BUIES CREEK -- On his way to his church in Sanford, N.C., one Sunday morning more than five years ago, Bob Doberstein heard a story on the radio that claimed 85,000 children in seven counties around Charlotte had little or nothing to eat on the weekends. That was about 10 percent of the area's elementary school population. The figure was high, he thought, and it surprised him.
On the following Monday morning, he asked a principal of a Harnett County elementary school how many children who attended the school went through weekends eating little or nothing. The figure: 10 percent. He asked another principal of another Harnett County elementary school. The answer was 10 percent, too.
“I have been around the world just about and seen a lot. I know world hunger is out there,” Doberstein, who served in the military for over 22 years, told several dozen students who attended the Campbell University Social Work Club’s 2nd annual Hunger Banquet Monday night in the Rumley Center to coincide with National Hunger and Homelessness Awareness Week. “I never thought it was anywhere near that like in the United States.”
He had to do something, he told the students. So, in 2008, he started the Buddy Backpacks for Harnett County, a nonprofit he modeled after Buddy Backpacks for Moore County that provides children with backpacks filled with food that they can eat over weekends. Today, Buddy Backpacks for Harnett County serves children in 18 elementary schools and two middle schools. It costs only $5.12 to feed one child for a weekend.
That rate of childhood hunger prevalence -- and how little it costs to support one child -- surprised Campbell student Abby Anthony. A junior biology major, Anthony attended the Hunger Banquet and was reminded by how “not everybody is as fortunate as those of us who are in a higher [socioeconomic] class, and that it doesn’t take much to give back,” she said.
The dinner that preceded Doberstein’s talk reinforced that, she added.
When the students arrived at the banquet, they received a randomly-drawn ticket that denoted whether they were among the top 15 percent of the richest people in the world, the middle 35 percent or the bottom half. The richest received a meal that included vegetarian lasagna, salad, bread, chocolate dessert and tea; and they ate at white-tablecloth tables and received full service. The students who drew the middle lot initially ate rice and beans, and the lower class initially had only rice and water.
Brittany Bridges, a senior social work major at Campbell and the president of the Social Work Club, hoped the students who attended the banquet left with a better understanding of issues related to hunger and homelessness, and how many people are affected it. “People tend not to think about sad topics such as this because everybody has problems of their own,” she said. “But I hope attending the Hunger Banquet makes it a little more real to people who don’t have to worry about being hungry or homeless.”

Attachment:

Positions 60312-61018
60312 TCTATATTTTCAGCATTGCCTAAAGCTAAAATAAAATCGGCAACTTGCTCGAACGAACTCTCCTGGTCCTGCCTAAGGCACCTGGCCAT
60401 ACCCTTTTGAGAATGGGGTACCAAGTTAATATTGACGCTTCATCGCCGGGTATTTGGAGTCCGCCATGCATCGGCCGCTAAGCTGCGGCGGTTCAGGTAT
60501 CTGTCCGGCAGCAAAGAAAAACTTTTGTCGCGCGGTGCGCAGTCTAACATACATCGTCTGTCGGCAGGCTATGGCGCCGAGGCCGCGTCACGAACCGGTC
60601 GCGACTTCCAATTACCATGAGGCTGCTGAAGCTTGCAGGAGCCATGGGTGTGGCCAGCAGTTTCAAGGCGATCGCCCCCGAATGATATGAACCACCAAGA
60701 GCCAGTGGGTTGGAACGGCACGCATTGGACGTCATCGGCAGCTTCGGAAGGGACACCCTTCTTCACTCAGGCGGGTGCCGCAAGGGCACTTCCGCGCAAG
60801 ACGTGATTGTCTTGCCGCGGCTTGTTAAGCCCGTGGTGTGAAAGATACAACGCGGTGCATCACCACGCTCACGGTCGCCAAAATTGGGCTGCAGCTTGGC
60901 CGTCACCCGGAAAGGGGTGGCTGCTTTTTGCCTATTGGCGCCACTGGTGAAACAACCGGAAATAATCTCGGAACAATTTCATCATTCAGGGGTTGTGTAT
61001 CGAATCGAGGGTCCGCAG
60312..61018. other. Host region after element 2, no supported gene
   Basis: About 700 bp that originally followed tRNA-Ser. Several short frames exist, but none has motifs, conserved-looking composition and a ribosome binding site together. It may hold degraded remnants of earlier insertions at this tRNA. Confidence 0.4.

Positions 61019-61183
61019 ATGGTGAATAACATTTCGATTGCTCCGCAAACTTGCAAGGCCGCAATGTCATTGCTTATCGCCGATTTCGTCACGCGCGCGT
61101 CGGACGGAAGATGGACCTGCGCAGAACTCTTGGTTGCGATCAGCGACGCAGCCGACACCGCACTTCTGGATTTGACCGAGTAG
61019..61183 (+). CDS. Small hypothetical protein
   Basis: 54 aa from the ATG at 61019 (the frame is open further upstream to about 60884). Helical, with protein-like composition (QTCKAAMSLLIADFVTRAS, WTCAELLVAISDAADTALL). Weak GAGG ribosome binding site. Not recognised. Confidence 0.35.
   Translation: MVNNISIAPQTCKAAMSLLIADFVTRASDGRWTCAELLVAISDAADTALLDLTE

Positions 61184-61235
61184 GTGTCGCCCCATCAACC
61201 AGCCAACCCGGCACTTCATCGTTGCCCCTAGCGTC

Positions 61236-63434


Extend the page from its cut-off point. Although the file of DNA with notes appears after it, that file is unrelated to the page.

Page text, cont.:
She added: “It doesn’t take much to buy an extra canned item when we’re grocery shopping and donate it to a local food bank. I want to encourage people to make an effort to be more aware of and contribute to good causes to help with hunger issues.”
Anthony was encouraged. She’s a member of Campbell’s new sorority -- Sigma Alpha Omega -- which is “looking for new fundraising causes,” Anthony said. “[Hearing about Buddy Backpacks for Harnett County] gave me an idea to bring back to the sorority. Maybe it’s something we can help out with.”
The Social Work Club introduced the Hunger Banquet last fall when Susie Mallard Barnes joined Campbell as assistant professor of social work, coordinator of field work and the club’s faculty sponsor. She previously taught at N.C. State University for nine years and worked for 14 years in homeless services, including as the housing director at Urban Ministries of Wake County.
“[Childhood hunger] is a heart-wrenching problem,” Barnes said. “You now see Buddy Backpack programs all over the country. But it’s still a really terrible problem, and there’s an ongoing need to increase the number of bags that are available.”
Barnes said she hoped that the Hunger Banquet helped students experience hunger issues in a new way, as well as highlighted the social work profession. There are about 50 students at Campbell majoring in social work.
“Many students don’t know about social work before they attend college, so we tend to get many transfer students who thought they wanted to do something else at first,” Barnes said in an interview last fall. “For those who think they’d like to be a helping professional, social work is another great option in addition to divinity, education and health care.
“Social work is a really rewarding profession,” Barnes added. “At the end of the day, you feel like you’ve done something and that you’ve helped someone.” -- By Cherry Crayton, digital content coordinator